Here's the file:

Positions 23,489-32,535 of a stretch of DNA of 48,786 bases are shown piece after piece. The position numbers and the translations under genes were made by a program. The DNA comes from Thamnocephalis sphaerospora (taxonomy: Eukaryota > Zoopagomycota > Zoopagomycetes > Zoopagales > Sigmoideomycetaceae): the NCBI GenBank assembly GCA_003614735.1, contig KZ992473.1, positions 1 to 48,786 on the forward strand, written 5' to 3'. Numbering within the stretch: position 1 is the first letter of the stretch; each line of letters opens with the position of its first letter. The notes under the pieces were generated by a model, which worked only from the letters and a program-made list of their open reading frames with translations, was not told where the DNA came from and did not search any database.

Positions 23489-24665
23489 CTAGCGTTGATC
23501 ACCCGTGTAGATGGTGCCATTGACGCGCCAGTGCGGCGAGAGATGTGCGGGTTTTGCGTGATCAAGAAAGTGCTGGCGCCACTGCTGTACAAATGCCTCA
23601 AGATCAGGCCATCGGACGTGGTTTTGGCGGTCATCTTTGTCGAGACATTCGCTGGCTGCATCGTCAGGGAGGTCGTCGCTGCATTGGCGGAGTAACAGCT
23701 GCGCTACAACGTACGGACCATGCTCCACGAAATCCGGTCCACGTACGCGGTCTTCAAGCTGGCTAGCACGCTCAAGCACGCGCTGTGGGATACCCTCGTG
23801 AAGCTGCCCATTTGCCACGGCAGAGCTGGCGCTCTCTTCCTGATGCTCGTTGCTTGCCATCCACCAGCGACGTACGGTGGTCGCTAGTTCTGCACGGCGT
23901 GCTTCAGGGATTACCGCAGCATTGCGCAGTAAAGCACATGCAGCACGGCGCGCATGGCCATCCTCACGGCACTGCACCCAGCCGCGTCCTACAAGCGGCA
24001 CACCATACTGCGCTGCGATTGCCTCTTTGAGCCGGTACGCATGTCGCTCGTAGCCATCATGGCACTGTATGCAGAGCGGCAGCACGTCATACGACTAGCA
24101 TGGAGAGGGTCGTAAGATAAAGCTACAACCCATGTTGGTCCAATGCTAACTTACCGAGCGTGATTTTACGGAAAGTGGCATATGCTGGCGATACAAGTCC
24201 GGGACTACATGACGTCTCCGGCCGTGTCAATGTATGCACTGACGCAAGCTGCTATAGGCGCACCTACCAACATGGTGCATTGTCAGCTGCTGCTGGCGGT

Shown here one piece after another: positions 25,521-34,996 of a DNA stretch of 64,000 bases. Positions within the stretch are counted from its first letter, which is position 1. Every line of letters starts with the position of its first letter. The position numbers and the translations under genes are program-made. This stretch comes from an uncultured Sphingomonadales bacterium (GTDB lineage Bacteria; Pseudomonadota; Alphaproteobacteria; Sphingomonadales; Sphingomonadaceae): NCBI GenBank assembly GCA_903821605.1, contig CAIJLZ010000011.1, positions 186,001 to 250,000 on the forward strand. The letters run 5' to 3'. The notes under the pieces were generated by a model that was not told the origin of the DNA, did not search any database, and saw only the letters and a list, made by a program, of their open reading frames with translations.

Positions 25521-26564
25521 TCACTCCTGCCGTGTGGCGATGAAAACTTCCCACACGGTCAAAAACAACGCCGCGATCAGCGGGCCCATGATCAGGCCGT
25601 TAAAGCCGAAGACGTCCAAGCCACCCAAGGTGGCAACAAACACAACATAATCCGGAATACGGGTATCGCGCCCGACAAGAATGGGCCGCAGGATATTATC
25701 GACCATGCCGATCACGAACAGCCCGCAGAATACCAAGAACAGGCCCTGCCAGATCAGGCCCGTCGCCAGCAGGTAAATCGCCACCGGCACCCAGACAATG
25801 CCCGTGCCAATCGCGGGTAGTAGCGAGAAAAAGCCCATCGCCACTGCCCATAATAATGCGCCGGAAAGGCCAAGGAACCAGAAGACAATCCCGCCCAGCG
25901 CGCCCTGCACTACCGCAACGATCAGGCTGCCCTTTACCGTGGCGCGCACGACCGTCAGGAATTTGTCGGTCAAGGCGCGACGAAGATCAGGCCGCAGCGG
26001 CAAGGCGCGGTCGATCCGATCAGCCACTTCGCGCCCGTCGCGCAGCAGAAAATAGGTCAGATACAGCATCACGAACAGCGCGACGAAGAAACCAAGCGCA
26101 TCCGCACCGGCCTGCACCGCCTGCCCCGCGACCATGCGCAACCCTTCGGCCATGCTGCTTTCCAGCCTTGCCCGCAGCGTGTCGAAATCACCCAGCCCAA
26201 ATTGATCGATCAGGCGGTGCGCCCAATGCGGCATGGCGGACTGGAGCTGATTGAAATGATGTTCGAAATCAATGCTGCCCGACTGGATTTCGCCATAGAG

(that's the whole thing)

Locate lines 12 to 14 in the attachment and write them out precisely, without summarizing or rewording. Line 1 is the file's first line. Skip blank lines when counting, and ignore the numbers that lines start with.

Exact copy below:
Shown here one piece after another: positions 25,521-34,996 of a DNA stretch of 64,000 bases. Positions within the stretch are counted from its first letter, which is position 1. Every line of letters starts with the position of its first letter. The position numbers and the translations under genes are program-made. This stretch comes from an uncultured Sphingomonadales bacterium (GTDB lineage Bacteria; Pseudomonadota; Alphaproteobacteria; Sphingomonadales; Sphingomonadaceae): NCBI GenBank assembly GCA_903821605.1, contig CAIJLZ010000011.1, positions 186,001 to 250,000 on the forward strand. The letters run 5' to 3'. The notes under the pieces were generated by a model that was not told the origin of the DNA, did not search any database, and saw only the letters and a list, made by a program, of their open reading frames with translations.

Positions 25521-26564
25521 TCACTCCTGCCGTGTGGCGATGAAAACTTCCCACACGGTCAAAAACAACGCCGCGATCAGCGGGCCCATGATCAGGCCGT